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The war of the Clew Bay ports

County View

County View
John Healy

One of the most bitter disputes between neighbouring seaports in Clew Bay lasted for nearly 20 years the mid 20th century. The trade war between the ports of Westport and Newport led to anger, resentment and occasional physical violence.
The origin of the conflict went back to the 1930s, when the Economic War, the collapse in world trade and the restriction on imports led to the decline of the once-thriving Westport Harbour and, to a lesser extent, that of Newport.
But the real crux was that while Westport was a regulated port and subject to all sorts of statutory obligations, Newport was not. While Westport was compelled to operate under a Harbour Board, employ a Harbour Master, impose duties on all incoming cargo, and meet all its own costs, no such restrictions applied to its neighbour. In Newport, there were no charges, no regulations, and Mayo County Council was responsible for upkeep and maintenance, an expense it met from its countywide rates revenue base.
But most crucially of all, an importer using Newport could avail of casual, part time, low-cost labour, unlike at Westport, where the unionised dockers were paid agreed rates set at national level.
So when two of the biggest importers in west Mayo – McEllins of Balla and Mulloys of Westport – chose to divert their business to the cheaper option of Newport, it was the sign for all out war. The Westport Harbour Board appealed to Mayo County Council to impose duties at Newport, but the Newport members of the council mounted a successful defence.
On St Patrick’s Day, 1935, a steamer with 800 tons of cement berthed in Westport. Told to unload a portion of the cargo and allow the remainder to continue to Newport, the dockers refused, sensing that they would be ‘lightening’ the cargo to facilitate Newport. The ensuing deadlock saw the vessel impounded by the dockers for three days until eventually a baton charge by the Gardaí secured its release. It sailed out, still fully loaded, from Westport en route to Newport.
There followed a mass public meeting in Westport. It brought the Harbour Board, the dockers (two groups which did not always see eye to eye), the business community, the clergy and the residents of Westport Quay together in an attempt, as they said, to ‘stop the grass growing up through the harbour’. The two main importers, who had also been invited, failed to turn up.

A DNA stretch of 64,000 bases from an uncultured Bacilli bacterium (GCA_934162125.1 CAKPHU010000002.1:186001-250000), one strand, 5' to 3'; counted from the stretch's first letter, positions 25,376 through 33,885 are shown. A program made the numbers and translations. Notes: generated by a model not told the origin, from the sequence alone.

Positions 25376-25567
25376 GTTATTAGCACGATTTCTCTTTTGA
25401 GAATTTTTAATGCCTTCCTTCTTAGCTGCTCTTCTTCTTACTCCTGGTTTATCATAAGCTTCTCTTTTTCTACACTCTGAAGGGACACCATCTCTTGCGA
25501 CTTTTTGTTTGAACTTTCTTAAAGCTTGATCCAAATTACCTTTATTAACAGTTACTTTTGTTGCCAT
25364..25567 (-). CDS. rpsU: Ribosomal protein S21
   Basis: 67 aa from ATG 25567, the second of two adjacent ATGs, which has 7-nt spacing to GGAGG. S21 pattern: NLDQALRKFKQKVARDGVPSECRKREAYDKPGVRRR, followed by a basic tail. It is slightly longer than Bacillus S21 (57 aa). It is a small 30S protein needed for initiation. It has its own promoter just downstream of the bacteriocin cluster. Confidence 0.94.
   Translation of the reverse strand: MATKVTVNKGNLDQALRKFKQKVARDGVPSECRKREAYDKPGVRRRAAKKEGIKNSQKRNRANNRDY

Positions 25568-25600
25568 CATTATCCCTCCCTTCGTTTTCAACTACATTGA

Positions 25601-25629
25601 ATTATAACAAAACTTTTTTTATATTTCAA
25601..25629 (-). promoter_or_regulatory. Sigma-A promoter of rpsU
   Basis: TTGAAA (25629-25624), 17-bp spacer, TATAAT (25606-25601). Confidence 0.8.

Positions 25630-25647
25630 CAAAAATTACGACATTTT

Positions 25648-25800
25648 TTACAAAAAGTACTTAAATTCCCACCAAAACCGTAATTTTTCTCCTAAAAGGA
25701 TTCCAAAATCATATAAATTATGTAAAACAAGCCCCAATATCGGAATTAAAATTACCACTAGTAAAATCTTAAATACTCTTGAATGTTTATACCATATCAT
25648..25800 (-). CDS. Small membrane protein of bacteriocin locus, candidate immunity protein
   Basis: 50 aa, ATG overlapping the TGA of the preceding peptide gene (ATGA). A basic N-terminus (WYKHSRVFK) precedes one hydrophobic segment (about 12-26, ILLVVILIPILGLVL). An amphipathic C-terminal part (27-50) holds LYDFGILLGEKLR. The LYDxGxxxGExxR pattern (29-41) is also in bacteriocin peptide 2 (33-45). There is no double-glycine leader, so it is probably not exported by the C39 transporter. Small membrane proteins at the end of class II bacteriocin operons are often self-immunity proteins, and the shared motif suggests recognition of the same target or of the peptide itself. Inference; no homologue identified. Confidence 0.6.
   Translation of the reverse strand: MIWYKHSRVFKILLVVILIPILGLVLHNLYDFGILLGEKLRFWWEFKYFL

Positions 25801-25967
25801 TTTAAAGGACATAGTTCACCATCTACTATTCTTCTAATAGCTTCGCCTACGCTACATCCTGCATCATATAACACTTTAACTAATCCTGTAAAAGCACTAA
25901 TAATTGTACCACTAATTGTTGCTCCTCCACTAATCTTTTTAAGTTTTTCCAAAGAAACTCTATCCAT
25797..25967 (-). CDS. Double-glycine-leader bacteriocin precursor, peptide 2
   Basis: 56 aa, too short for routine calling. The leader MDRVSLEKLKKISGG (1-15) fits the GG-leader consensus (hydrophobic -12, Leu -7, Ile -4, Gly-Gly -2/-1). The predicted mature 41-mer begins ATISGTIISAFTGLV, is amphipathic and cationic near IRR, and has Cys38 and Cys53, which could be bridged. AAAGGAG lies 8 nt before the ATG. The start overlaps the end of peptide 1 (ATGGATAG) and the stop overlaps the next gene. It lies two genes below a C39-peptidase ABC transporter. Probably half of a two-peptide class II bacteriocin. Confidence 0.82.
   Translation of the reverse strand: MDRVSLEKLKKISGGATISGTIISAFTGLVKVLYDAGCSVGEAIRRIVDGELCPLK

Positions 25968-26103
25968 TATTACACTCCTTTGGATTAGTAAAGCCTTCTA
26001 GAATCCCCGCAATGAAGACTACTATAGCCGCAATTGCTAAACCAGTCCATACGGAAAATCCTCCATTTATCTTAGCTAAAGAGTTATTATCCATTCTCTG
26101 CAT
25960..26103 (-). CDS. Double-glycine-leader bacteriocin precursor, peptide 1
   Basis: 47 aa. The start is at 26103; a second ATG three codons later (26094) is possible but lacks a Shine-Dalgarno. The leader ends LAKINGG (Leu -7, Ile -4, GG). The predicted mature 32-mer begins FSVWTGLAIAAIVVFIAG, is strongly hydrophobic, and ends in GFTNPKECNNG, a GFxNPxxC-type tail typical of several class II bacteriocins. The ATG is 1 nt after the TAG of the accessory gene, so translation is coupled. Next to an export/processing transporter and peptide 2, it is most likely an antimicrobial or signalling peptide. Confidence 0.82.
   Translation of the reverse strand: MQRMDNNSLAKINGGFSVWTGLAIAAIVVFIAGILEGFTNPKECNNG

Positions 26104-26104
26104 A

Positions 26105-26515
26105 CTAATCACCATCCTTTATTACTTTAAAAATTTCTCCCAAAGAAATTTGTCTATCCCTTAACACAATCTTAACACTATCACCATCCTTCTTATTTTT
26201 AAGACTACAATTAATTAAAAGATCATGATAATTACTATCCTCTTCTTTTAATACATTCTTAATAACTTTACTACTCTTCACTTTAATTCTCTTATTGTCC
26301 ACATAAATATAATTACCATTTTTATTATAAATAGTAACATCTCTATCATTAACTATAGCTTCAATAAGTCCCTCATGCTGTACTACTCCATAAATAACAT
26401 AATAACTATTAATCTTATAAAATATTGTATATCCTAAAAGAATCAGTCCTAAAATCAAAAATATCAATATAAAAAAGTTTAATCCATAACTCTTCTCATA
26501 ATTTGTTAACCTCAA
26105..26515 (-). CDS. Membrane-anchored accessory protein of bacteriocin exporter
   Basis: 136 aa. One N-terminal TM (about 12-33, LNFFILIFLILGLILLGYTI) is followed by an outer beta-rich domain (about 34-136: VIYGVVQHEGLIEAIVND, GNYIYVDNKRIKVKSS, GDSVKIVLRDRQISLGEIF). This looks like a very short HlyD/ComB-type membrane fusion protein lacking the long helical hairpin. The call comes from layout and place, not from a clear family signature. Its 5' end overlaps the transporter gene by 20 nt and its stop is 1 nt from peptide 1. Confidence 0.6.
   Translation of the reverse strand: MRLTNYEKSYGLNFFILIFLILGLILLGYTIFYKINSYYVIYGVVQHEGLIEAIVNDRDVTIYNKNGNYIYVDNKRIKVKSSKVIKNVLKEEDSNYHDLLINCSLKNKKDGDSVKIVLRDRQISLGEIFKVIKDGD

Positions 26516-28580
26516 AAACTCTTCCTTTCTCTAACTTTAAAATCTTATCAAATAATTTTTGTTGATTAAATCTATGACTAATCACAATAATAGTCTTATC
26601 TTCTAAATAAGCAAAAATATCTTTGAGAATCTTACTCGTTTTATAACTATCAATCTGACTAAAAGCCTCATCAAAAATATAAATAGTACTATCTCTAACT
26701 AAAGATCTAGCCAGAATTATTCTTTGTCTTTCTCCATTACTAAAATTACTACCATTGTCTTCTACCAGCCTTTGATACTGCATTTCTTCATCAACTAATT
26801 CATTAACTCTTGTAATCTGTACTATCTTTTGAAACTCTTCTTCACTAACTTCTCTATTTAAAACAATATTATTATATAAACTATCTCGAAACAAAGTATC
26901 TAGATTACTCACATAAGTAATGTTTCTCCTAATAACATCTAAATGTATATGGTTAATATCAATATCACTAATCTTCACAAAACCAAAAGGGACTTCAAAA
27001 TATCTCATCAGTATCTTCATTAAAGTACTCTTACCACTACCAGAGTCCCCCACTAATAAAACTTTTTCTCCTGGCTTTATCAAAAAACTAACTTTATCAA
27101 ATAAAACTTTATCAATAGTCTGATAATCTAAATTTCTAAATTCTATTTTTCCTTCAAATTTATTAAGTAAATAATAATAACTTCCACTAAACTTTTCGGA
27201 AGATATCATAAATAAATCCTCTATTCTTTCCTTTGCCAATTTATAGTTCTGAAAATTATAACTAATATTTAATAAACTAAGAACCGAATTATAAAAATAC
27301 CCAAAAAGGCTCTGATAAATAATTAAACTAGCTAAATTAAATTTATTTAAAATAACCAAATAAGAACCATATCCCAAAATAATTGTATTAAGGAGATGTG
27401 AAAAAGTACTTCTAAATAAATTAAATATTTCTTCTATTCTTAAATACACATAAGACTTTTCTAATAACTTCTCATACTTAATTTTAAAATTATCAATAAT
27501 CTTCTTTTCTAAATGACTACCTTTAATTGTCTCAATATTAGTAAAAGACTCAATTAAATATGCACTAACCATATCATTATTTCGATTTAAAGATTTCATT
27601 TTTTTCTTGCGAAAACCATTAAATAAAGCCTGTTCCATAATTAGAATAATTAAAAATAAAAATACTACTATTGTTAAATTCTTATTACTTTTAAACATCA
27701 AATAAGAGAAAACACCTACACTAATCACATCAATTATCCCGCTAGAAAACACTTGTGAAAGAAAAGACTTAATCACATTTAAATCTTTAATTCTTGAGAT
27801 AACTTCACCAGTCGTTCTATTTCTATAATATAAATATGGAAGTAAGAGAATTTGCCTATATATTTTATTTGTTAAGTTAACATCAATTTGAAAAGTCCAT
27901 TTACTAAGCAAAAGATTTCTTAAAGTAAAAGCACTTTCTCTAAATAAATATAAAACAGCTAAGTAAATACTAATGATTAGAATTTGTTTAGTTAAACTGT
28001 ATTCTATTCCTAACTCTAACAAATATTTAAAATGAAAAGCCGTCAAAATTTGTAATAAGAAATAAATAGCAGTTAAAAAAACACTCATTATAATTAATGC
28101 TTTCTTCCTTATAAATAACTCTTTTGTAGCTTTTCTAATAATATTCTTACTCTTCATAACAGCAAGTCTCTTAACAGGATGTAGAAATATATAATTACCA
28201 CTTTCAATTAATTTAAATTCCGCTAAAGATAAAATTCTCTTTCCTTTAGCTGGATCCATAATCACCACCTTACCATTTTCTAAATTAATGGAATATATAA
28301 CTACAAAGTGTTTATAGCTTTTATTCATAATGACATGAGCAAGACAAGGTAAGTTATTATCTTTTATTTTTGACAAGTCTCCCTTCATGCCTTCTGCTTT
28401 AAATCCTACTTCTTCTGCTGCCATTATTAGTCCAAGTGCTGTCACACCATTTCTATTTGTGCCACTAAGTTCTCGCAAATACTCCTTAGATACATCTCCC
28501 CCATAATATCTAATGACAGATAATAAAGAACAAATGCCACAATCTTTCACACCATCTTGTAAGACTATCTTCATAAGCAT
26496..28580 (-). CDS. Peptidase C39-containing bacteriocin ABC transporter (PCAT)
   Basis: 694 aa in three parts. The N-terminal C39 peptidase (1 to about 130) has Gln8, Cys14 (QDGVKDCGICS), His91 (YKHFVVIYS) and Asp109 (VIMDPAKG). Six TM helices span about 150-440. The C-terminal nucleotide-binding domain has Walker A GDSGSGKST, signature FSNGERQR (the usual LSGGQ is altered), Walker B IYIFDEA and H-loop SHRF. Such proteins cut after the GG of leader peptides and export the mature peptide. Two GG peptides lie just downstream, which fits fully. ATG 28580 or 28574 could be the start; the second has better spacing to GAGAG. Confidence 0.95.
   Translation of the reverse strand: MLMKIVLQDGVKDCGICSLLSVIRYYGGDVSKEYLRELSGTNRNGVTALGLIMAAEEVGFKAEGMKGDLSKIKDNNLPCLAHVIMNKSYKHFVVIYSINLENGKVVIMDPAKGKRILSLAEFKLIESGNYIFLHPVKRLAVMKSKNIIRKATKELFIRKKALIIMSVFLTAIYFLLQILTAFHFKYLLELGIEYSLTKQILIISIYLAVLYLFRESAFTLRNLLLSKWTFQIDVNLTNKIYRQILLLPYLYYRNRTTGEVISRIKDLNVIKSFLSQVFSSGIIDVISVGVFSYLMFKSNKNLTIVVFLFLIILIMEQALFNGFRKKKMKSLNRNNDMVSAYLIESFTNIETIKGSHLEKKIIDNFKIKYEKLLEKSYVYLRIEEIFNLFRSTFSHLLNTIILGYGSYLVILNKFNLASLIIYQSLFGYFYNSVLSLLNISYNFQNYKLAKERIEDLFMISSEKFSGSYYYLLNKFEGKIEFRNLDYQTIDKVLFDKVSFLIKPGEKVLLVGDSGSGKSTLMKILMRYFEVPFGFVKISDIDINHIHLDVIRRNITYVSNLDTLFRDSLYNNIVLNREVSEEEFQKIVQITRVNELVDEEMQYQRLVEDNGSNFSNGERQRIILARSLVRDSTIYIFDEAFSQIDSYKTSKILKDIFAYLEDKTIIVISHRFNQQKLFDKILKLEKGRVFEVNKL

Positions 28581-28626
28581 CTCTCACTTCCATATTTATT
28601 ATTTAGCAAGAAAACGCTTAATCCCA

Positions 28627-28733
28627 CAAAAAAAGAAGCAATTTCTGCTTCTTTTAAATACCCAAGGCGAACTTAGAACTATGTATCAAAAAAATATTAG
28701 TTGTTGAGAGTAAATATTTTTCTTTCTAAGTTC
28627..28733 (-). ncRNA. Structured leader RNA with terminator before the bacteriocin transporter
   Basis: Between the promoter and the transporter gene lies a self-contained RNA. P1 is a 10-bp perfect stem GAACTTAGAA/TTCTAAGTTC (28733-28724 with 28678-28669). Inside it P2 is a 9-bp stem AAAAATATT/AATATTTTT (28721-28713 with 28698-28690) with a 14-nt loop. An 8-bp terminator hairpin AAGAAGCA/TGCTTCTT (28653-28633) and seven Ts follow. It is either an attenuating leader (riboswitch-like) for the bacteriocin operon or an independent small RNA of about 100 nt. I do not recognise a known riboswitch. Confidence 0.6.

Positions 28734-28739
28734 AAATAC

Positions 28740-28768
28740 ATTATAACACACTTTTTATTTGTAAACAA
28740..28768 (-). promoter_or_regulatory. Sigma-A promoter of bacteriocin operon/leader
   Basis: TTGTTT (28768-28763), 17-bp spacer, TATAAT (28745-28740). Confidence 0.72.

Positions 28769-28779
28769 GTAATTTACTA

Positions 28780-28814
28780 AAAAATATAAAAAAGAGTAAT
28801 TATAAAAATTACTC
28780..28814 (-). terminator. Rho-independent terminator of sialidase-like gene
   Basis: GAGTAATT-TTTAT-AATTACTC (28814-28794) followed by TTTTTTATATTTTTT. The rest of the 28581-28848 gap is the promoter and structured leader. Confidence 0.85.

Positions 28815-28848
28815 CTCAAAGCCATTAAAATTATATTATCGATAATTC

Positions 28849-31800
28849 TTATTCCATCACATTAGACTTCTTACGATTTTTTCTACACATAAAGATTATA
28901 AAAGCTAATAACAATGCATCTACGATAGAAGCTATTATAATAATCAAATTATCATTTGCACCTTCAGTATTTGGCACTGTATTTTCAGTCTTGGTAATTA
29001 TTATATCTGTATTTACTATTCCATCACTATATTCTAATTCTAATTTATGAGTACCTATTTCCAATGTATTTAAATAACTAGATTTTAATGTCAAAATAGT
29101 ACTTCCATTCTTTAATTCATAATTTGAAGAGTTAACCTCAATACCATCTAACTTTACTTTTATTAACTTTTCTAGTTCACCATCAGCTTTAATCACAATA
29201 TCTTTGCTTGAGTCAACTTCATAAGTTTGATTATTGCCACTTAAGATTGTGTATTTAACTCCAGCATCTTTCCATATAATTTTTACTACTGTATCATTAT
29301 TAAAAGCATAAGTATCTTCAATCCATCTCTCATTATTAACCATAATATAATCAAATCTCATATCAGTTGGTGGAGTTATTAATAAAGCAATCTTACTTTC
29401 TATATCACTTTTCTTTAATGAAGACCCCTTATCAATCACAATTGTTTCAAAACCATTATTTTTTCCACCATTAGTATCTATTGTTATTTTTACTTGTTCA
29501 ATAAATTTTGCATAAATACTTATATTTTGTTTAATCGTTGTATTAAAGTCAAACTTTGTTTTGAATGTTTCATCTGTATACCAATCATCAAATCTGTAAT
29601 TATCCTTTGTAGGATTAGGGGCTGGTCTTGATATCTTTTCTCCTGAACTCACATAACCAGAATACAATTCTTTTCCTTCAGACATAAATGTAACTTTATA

It was decided to lobby the Minister for Industry and Commerce to exert pressure on Mayo County Council to impose harbour dues in Newport. Clearly favouring the Westport cause, the Minister warned the council that so many were the deficiencies at Newport (no proper register, no lighting, no safety, no first aid) that unless immediate action was taken, there would be a prosecution without further notice.
In the end, nothing came of the campaign. But that may have been due to another crisis that overshadowed the trade dispute. The owner of Newport house, Michael McShane, who was in the process of disposing it to Henry Mumford Smith, suddenly laid claim to the entire harbour property, the roadway, the storage sheds and the extensive public space which, it had long been assumed, belonged to Mayo County Council.
The baronial rights to the property, which he had acquired from the O’Donnells, the founding family, gave him ownership of everything right to the seawater edge.
By the time his claim was finally, after several years, settled in the High Court, the sea trade of both Westport and Newport had disappeared. There was nothing left to fight over.